Skiff Team / 9.20.2022Home / guides

Web3 email and messaging

Understanding Web3 and how it dramatically changes the future of email and online communication.
A network of Web3 email addresses.
Every week, a new and exciting technological advancement happens in the world. In the last two years, many of these changes involve privacy, data ownership, decentralization - all frequently referred to under umbrella term of “Web3.” But, what exactly is Web3, and are there any real use cases for it today? How can internet users - who primarily rely on the web to communicate, collaborate, and work together - leverage the technological developments wrapped up inside Web3?Communication, in particular email and messaging, benefits significantly from Web3’s promises of greater decentralized, data ownership, and anonymity. As these products are used every day by billions of people around the world, we are seeing an incredible transformation of consumer technology to be rewritten from the ground up to be private and secure.This guide provides a comprehensive product and technical overview covering the basics of Web3 communications, and particularly what Web3 email is. We’ll cover:
  1. What is Web3
  2. How can we apply Web3 in the context of email
  3. How online communication and messaging has evolved to become secure and private
  4. How Web3 communication happens today
  5. The key components needed for successful Web3 email product
  6. Conclusion
If you are ready to explore the intersections of Web3, product, and privacy, you are in the right place!

What is Web3

This section begins with an overview of Web1 and Web2 basics before analyzing the ideological and technical beginnings of Web3.Web1 was the first stage of the internet. Web1 was defined by static web pages that users could read but provided little other value. Unlike the internet we know today, Web1 lacked interactions, had no like buttons, no comment sections, and no instant group chats and GIFs to share. In the web’s beginnings, an author would write content, post it on the internet, and other individuals around the world could access that website and content.Web2 changed all of this. Web2 changed online content to become dynamic. Now, users could upload easily upload content to other websites (think writing a post on a social media site, storing a photo on Dropbox or a drive product, or sharing a video on YouTube or Vimeo), comment on other posts, and see new information based on their inputs. Now, users could interact more freely and dynamically - such as searching through dynamic content on websites (like topic on YouTube or articles on Wikipedia). Web2 changed the way we interact with the internet and constitutes the majority of the web as we see it today.Web3 is the newest generation of the internet. While in Web2 all information was stored in centralized databases, often owned by big tech companies like Amazon and Google, Web3 leverages increasingly decentralized architectures to ensure that no one entity has complete control over the information. A lot of the technical infrastructure may be shared across Web2 and Web3, such as servers, web browsers, and programming languages (HTML/JavaScript).Web3’s ideological roots began with general user frustration around censorship and governance in Web2 companies. For example, social media companies limiting content on their platforms, or internet providers deplatforming individuals and groups. In Web2, whoever owns the servers can ultimately decide an individual user’s fate; in Web3 no one group or organization has that level of control over any important platform or service.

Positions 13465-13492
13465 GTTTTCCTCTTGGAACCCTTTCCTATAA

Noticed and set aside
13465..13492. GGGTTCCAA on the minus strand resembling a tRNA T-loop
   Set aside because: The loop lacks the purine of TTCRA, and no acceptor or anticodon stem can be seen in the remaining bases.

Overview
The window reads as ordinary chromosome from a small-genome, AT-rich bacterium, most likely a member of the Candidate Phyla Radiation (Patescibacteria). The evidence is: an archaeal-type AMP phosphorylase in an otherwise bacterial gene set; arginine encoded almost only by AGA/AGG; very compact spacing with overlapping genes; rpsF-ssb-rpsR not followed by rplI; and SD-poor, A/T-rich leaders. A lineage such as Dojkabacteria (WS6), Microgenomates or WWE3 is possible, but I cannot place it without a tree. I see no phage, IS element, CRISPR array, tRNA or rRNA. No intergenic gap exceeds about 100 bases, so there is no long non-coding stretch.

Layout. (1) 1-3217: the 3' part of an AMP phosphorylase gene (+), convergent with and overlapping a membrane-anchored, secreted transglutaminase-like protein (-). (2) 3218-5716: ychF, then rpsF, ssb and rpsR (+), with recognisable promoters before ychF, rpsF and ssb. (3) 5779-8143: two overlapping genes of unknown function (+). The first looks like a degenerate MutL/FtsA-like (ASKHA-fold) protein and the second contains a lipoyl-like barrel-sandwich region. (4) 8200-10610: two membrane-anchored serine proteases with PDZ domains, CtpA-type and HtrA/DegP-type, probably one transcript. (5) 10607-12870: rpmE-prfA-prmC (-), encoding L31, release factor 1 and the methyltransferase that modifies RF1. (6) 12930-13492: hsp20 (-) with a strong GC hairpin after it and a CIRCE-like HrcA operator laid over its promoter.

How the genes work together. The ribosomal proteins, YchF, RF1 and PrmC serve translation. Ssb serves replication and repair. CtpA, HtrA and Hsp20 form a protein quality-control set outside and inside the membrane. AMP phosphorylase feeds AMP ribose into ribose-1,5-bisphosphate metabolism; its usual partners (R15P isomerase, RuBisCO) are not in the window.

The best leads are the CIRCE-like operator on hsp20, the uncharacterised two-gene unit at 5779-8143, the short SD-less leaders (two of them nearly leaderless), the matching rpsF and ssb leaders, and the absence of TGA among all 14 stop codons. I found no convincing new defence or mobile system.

How online communication/messaging has evolved